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Cervical cancer

Cervical cancer stages

Making an educated treatment decision begins with the stage, or progression, of the disease. The stage of cervical cancer is one of the most important factors in evaluating treatment options.

Our cancer doctors use a variety of diagnostic tests to evaluate cervical cancer and develop an individualized treatment plan. If you have been recently diagnosed, we will review your pathology to confirm you have received the correct diagnosis and staging information, and develop a personalized treatment plan. If you have a recurrence, we will perform comprehensive testing and identify a treatment approach that is suited to your needs.

Cervical cancer is staged using the TNM system:

T (tumor): This describes the size of the original tumor.

N (node): This indicates whether the cancer is present in the lymph nodes.

M (metastasis): This refers to whether cancer has spread to other parts of the body.

Once the T, N and M scores have been determined, an overall cervical cancer stage is assigned.

Stage I (stage 1 cervical cancer): In stage I cervical cancer, the cancer is confined to the cervix, but has not spread beyond it. This stage is further separated into subcategories:

  • Stage IA1: There is a very small amount of cancer, less than 3 mm deep (about 1/8-inch) and less than 7 mm wide, that can only be seen under a microscope.
  • Stage IA2: The cancer is between 3 mm and 5 mm (about 1/5-inch) deep and less than 7 mm (about ¼-inch) wide.
  • Stage IB1: The cancer can be seen without a microscope, but it is not larger than 4 cm (about 1 3/5 inches).
  • Stage IB2: The cancer can be seen without a microscope and measures greater than 4 cm.

Stage II (stage 2 cervical cancer): Stage II cervical cancer means that the cancer has grown beyond the cervix and uterus but has not reached the walls of the pelvis or the lower part of the vagina. In this stage of cervical cancer, the disease has not spread to lymph nodes or distant sites. Stage II has two additional subcategories:

  • Stage IIA: The cancer has not spread into the tissues next to the cervix, the parametria, but it may have grown into the upper part of the vagina.
  • Stage IIB: The cancer has spread into the tissues next to the cervix, the parametria.

Stage III (stage 3 cervical cancer): Stage III cervical cancer means that the cancer has spread to the lower part of the vagina or the walls of the pelvis, but not to distant sites. This stage is separated into two subcategories:

  • Stage IIIA: The cancer has spread to the lower part of the vagina or the walls of the pelvis. The cancer may be blocking the ureters (tubes that carry urine from the kidneys to the bladder). It may have spread to the lymph nodes.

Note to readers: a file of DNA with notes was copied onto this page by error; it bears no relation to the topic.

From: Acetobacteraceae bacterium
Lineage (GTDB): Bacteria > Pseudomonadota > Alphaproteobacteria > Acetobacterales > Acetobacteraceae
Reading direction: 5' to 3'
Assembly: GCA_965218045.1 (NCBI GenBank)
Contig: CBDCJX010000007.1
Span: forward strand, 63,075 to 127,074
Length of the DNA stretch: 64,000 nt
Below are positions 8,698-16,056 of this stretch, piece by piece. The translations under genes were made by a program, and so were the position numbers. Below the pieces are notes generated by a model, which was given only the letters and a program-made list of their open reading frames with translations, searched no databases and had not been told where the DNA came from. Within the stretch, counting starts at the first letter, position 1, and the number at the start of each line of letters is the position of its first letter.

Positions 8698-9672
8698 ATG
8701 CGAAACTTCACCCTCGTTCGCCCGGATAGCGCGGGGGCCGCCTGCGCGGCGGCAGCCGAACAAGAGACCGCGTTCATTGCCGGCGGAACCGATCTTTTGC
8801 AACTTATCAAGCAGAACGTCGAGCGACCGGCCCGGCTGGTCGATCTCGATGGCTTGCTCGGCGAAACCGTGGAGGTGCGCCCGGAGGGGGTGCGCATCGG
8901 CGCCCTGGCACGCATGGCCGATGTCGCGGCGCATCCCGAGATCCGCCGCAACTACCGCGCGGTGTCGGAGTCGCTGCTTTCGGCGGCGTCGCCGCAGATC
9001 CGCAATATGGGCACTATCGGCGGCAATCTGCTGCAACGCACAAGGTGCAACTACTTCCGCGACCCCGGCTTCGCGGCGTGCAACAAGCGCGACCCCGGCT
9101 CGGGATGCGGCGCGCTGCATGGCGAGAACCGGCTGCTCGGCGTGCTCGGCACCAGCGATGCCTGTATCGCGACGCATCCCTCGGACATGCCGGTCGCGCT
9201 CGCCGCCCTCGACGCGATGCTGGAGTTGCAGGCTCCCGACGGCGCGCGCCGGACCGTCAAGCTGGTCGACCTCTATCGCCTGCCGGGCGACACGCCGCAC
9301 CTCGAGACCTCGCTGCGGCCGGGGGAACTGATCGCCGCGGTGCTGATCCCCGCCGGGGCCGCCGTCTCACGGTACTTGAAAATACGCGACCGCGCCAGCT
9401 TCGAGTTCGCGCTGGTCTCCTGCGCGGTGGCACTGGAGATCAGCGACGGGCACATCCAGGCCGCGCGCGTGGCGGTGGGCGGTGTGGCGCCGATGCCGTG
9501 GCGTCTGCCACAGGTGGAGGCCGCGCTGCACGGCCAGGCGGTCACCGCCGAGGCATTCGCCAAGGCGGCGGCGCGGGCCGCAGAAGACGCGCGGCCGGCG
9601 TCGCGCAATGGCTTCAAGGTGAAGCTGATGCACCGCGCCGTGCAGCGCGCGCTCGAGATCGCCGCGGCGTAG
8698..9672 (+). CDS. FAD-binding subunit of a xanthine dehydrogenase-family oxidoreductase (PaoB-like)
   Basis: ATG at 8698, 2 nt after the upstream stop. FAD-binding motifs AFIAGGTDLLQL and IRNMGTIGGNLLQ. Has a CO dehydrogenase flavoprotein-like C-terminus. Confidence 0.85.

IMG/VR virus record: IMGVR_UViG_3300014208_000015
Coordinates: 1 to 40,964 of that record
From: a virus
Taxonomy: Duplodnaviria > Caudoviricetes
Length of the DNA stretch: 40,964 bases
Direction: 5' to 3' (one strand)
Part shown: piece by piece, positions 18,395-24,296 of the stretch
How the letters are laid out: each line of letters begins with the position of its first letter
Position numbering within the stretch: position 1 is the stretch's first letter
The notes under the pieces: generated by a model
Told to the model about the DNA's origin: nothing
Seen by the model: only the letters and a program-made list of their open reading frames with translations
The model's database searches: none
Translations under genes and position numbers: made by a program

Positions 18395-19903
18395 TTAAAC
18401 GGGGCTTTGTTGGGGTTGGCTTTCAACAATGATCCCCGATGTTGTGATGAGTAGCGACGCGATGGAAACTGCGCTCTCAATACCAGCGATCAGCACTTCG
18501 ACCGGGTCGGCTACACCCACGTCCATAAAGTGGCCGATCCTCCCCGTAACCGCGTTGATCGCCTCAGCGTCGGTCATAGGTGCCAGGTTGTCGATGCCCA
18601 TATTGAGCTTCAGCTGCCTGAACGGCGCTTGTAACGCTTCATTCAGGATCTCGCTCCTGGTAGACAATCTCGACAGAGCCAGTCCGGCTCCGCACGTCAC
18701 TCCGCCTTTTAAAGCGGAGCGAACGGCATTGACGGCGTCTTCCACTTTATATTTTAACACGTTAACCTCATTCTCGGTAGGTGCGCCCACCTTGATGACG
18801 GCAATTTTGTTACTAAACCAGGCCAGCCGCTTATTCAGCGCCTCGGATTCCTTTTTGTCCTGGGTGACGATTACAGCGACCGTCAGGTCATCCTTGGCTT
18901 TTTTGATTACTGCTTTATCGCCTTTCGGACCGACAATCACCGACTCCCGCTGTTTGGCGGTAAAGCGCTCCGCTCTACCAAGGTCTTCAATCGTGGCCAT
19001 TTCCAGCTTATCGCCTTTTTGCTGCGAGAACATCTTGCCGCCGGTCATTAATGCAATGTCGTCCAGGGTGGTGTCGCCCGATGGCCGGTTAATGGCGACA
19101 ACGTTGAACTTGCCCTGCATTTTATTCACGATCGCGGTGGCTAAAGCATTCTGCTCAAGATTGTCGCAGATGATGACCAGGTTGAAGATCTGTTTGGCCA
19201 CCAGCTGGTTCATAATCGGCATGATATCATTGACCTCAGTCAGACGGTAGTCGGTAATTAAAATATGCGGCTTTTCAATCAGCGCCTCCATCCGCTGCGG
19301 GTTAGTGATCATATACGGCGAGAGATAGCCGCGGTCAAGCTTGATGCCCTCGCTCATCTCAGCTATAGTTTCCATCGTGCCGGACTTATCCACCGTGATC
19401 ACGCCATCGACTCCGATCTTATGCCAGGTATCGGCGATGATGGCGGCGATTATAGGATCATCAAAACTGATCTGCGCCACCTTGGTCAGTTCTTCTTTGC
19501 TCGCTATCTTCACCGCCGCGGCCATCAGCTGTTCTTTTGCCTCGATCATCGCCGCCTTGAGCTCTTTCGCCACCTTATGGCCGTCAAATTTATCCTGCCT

• Stage IIIB: The cancer has grown into the walls of the pelvis and/or has blocked both ureters, but it has not spread to distant sites.

Stage IV (stage 4 cervical cancer): In this cervical cancer stage, the disease has spread to nearby organs or other parts of the body. Stage IV is separated into two subcategories:

  • Stage IVA: The cancer has spread to the bladder or rectum, but not to distant sites.
  • Stage IVB: The cancer has spread to organs beyond the pelvis, such as the lungs or liver.

Recurrent cervical cancer

Recurrent cervical cancer occurs when the cancer is detected months or years after the completion of an initial cancer treatment regimen, which may have included surgery, radiation therapy and/or chemotherapy. The recurrence of cervical cancer may be a local recurrence, which is contained to the cervix region. A metastatic recurrence occurs when the cancer has spreads to other organs, such as the kidney, bladder or lymph nodes. This recurrence happens when the cervical cancer cells break off from the original tumor and travel to other parts of the body through the lymphatic or circulatory system. The cells then reattach at a new location. When the disease appears in another part of the body, it may be referred to as regional or distant recurrence.

Symptoms of recurrent cervical cancer vary from patient to patient. Signs and symptoms of local cervical cancer recurrence may include:

  • Bleeding between periods, after sexual intercourse or after menopause
  • Periods that are heavier and last longer than usual
  • Unusual vaginal discharge that may be watery, pink or foul-smelling
  • Pelvic pain or pain during intercourse
  • Leakage of urine from the vagina

Signs and symptoms of distant cervical cancer recurrence may include:

Follow-up appointments with your oncologist may help detect cervical cancer relapse early. Your doctor may ask you about symptoms or problems that you may be experiencing. The doctor may perform a pelvic examination and a Pap smear. Further lab and/or imaging tests may also be necessary.

A number of treatment options are available for cancer that has relapsed, especially when it is detected early. An estimated 35 percent of patients with invasive cervical cancer develop persistent or recurrent disease following treatment. The recurrent cervical cancer rate is lower for those with early-stage disease. Most cancer recurrences occur within two years of treatment.